For state level charges, the criminal penalties for white-collar crimes like fraud vary depending on the nature of the allegations and, when the fraud is financial in nature, the amount of money or property taken. For example:

  • A Class A fraud misdemeanor concerning $1,000 or less might receive a sentence of 11 months and 29 days or less in jail, and fines of not more than $2,500.
  • A Class E felony for $1,000- $2,500 might receive a sentence of one to six years in prison and a $3,000 fine.
  • A Class B felony with more than $60,000 taken might receive a sentence of eight to 30 years in prison and a fine of up to $25,000.

These fines do not include restitution to those who suffered injury because of the fraud.

If you are convicted of federal fraud charges, one factor the judge will use to determine the sentence is the U.S. Sentencing Guidelines. Taken with the criminal history of the accused, the amount of loss from the fraud, whether the accused was in a position of trust with the victims, and the number of victims affected all play a significant role in determining the penalties for fraud cases.

What are some social and economic consequences of a fraud conviction?

If a person is convicted of fraud, aside from the criminal penalties of jail or prison time, fines and fees and probation, there are even more detrimental consequences for that person's life. A person who has been convicted of fraud and spent time in prison will have significant difficulty finding solid employment, housing, and educational opportunities. Due to the stigma of a criminal record, employers will likely be hesitant to hire an employee who was convicted of fraud. A fraud conviction will cause you to lose professional licenses and prevent you from obtaining a professional license or run for public office, among other collateral consequences.

How can your firm help me with my fraud case?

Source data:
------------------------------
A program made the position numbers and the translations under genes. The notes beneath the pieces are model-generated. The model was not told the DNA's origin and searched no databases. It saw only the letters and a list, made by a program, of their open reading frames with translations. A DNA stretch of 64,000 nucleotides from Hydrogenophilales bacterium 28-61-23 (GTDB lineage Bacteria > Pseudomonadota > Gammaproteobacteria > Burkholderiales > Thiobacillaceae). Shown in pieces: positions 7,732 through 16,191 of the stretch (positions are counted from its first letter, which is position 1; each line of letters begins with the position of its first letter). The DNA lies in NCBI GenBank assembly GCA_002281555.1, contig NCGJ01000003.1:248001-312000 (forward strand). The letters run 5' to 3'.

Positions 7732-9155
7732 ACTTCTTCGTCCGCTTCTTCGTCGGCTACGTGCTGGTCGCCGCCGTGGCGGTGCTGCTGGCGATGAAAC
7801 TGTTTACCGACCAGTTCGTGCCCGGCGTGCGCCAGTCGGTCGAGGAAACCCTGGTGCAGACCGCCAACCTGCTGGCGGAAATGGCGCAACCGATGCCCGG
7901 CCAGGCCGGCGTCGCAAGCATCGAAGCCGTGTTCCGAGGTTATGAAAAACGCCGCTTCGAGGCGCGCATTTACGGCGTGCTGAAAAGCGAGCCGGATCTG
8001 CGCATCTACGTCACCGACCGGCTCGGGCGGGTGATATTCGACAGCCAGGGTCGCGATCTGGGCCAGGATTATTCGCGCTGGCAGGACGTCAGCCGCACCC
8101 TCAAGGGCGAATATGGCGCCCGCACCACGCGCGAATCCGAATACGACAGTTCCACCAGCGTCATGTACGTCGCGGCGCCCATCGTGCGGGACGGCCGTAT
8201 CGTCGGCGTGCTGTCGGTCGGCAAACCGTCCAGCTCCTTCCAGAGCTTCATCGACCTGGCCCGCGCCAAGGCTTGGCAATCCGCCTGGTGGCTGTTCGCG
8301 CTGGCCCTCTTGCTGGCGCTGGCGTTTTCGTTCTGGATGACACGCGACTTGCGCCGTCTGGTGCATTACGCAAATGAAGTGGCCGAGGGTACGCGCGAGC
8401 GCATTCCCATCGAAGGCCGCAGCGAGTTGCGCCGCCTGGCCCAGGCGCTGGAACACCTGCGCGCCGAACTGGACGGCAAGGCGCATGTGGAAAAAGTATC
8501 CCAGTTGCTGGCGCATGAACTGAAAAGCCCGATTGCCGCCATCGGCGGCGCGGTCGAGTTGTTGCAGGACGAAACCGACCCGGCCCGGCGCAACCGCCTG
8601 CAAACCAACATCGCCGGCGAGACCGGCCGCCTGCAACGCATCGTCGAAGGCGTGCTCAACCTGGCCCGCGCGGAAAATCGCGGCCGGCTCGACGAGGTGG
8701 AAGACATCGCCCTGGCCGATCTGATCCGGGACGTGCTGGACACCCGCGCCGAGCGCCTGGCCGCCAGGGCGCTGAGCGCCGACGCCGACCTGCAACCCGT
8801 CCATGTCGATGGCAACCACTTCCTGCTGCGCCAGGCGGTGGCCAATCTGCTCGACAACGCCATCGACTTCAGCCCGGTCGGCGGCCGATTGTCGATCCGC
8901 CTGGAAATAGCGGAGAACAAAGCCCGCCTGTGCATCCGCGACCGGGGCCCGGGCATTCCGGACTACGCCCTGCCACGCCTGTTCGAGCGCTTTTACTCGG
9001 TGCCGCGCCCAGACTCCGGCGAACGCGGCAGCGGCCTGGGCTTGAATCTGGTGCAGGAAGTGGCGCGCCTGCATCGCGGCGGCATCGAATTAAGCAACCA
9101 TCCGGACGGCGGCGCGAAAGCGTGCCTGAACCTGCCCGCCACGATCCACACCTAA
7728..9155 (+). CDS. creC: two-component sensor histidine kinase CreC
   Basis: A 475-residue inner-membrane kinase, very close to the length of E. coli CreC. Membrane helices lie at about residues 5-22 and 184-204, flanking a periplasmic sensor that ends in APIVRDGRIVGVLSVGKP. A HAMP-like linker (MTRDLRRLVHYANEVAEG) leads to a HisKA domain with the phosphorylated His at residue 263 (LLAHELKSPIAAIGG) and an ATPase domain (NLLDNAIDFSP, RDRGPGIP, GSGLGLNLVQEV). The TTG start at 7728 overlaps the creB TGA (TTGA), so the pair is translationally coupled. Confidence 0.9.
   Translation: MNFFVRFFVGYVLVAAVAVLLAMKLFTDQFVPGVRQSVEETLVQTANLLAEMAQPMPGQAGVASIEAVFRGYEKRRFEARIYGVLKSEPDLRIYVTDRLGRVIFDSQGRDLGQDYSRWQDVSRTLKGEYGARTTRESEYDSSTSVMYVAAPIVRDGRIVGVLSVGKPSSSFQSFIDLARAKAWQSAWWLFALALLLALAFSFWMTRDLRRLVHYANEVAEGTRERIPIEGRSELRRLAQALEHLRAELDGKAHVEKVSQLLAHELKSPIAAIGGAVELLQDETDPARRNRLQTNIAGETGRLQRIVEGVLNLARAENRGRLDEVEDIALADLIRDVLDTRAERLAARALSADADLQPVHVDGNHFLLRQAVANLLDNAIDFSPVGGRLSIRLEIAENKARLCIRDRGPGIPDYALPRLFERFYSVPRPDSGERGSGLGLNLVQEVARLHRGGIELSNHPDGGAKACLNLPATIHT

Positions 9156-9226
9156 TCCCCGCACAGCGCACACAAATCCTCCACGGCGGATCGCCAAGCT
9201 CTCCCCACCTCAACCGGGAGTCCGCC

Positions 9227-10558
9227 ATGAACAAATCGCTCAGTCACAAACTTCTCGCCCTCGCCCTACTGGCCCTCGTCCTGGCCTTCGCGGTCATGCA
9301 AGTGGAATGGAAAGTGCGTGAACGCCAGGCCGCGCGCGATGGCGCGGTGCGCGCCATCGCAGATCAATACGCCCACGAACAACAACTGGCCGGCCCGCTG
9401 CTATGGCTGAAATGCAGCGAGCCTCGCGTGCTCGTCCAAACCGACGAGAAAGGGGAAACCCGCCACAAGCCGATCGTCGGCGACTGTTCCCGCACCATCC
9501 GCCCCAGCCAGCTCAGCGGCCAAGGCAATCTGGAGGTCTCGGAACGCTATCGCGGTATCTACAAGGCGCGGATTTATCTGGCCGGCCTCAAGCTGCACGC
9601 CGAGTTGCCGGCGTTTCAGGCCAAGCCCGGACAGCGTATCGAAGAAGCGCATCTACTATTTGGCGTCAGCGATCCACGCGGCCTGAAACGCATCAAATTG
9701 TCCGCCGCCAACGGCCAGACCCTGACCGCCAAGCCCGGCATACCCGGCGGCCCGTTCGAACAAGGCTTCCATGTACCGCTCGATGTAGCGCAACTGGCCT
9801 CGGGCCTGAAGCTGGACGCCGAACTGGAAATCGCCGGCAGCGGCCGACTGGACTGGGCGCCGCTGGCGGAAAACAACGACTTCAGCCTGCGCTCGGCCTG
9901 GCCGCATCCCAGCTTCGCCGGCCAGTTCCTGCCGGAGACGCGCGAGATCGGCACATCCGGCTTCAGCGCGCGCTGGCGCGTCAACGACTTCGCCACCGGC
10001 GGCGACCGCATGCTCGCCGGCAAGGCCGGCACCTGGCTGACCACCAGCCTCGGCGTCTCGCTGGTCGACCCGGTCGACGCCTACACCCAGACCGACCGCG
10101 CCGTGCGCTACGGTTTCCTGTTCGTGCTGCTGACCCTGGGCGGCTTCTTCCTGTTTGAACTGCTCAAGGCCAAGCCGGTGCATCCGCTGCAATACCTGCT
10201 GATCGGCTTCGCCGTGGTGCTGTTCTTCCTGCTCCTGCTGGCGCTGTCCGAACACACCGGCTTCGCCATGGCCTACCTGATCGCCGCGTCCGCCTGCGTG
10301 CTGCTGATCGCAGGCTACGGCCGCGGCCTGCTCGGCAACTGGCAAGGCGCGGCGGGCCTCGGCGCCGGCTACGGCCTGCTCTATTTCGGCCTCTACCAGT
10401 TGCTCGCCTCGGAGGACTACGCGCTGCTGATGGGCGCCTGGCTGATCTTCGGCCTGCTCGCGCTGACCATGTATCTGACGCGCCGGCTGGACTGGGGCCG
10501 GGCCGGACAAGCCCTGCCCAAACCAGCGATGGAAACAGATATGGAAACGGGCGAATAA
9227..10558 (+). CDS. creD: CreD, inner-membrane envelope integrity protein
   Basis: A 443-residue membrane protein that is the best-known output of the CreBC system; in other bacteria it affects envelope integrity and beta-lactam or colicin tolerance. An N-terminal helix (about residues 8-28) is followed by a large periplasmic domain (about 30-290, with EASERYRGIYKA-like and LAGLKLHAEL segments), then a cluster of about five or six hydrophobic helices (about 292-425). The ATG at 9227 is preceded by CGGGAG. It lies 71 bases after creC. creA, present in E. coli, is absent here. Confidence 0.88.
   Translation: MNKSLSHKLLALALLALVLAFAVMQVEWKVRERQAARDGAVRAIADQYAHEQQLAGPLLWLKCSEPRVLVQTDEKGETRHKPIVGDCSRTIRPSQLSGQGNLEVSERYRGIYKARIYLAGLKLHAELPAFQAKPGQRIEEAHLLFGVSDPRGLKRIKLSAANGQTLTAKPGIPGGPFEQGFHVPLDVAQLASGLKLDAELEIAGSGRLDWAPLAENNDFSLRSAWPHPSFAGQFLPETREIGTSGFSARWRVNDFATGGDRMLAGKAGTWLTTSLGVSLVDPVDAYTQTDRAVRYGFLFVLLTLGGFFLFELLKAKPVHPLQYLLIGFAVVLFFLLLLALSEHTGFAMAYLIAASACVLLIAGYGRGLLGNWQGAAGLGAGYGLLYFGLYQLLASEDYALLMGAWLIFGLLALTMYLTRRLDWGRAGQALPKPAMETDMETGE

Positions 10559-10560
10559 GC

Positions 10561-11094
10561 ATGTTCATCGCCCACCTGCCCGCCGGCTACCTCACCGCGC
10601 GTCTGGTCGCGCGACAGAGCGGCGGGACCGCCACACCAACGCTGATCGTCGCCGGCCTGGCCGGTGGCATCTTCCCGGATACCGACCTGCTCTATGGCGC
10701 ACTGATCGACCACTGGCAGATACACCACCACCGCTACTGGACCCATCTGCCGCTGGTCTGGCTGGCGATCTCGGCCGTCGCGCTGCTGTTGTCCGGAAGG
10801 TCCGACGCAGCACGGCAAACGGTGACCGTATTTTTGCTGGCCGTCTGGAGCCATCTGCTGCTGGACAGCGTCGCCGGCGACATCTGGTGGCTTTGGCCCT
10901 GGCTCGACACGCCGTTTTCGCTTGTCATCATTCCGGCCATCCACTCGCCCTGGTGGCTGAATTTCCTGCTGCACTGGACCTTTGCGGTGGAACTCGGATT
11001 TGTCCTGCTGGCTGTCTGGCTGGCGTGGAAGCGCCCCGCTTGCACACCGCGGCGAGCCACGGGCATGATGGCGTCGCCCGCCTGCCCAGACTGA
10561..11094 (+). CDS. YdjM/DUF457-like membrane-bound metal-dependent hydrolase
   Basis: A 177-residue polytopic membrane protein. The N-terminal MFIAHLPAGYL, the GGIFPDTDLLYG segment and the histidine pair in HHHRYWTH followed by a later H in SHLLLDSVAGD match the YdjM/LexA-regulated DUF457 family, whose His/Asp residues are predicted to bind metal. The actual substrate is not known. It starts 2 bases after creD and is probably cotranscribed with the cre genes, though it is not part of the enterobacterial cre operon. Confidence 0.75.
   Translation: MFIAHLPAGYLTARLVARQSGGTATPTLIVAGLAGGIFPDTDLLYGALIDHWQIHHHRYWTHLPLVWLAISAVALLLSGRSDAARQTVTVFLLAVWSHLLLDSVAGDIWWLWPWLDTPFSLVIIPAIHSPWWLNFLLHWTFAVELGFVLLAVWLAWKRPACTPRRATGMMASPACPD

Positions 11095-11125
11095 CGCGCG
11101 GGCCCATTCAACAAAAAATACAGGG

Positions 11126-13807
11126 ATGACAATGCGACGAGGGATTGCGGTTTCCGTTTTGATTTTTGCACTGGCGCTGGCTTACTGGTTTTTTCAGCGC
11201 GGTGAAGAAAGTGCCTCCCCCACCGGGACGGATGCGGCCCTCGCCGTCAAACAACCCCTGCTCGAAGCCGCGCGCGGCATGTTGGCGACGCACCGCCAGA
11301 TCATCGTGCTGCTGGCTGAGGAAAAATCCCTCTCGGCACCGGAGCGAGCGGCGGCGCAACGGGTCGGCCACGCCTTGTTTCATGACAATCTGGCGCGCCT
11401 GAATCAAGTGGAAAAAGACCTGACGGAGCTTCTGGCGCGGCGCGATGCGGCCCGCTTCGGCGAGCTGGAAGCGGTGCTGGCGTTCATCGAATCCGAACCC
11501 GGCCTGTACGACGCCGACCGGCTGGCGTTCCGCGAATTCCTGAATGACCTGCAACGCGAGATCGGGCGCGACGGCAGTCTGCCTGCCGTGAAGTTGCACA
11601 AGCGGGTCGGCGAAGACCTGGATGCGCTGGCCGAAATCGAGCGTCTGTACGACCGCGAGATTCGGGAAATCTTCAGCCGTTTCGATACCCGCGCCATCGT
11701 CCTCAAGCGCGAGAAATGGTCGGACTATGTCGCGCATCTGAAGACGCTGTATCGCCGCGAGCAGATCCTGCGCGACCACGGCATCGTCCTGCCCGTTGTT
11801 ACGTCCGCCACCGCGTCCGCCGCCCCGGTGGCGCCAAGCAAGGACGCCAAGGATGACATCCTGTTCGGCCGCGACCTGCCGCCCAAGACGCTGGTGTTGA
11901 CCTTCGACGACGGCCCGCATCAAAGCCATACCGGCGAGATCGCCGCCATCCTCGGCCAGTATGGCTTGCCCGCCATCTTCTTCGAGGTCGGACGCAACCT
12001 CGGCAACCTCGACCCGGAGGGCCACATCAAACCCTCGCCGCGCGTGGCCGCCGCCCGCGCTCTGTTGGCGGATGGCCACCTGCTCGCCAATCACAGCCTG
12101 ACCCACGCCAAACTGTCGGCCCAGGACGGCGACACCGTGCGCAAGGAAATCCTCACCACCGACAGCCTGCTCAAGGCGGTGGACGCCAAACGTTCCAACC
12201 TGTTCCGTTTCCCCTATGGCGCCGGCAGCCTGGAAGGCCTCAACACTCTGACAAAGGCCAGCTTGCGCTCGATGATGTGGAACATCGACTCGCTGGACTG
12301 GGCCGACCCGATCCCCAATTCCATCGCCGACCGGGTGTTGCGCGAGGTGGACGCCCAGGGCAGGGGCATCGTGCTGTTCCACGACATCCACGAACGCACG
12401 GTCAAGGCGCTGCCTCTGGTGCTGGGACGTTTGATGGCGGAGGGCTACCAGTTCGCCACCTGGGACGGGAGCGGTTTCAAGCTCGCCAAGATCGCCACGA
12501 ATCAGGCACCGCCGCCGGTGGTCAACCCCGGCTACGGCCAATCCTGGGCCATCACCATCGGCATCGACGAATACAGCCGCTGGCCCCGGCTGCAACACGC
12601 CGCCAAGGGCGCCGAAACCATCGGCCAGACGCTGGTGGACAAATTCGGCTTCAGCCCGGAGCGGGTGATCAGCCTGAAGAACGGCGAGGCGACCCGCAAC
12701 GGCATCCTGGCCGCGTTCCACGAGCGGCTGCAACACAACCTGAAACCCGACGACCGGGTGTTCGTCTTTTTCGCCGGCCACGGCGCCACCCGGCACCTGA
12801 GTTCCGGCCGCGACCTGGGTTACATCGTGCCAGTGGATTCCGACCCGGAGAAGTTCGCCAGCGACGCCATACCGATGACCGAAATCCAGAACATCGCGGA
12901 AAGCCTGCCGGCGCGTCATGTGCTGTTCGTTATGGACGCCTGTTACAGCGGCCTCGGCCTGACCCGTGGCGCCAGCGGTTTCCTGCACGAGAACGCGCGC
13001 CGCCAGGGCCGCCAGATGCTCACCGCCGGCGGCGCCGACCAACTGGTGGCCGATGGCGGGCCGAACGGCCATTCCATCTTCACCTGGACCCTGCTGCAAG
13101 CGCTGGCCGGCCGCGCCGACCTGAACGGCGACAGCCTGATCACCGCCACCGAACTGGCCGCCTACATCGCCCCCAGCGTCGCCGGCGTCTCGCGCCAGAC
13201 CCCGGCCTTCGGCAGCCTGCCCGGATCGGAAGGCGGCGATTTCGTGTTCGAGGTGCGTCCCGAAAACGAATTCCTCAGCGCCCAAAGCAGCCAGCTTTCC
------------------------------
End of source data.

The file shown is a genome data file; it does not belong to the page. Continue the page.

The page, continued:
When we represent a client who has been charged with fraud, our first step is to prove the lack of criminal intent. A foundational underpinning of fraud is intent. Then we must dismantle the credibility of the facts of the government's case. We work with forensic accountants and other subject matter experts to help challenge the prosecution's case so that we can reduce or eliminate the charges against you.

With more than 70 years of combined legal experience helping others in situations like yours, we fight aggressively to safeguard your rights and protect your reputation. Work with a Lebanon criminal defense attorney from Lowery, Lowery & Cherry who has the knowledge, experience, and resources to help you to prevail.

Contact an aggressive Lebanon fraud defense lawyer for a consultation today

If you have been charged with fraud or any other type of crime, we encourage you to contact the skilled Lebanon criminal defense attorneys of Lowery, Lowery & Cherry, PLLC today. We offer strong and reliable advocacy when you are facing the prospect of a criminal indictment. We serve clients in Nashville, Mt. Juliet, Cookeville, or elsewhere in Tennessee. To set up a consultation, call 615-454-9404 or fill out our contact form.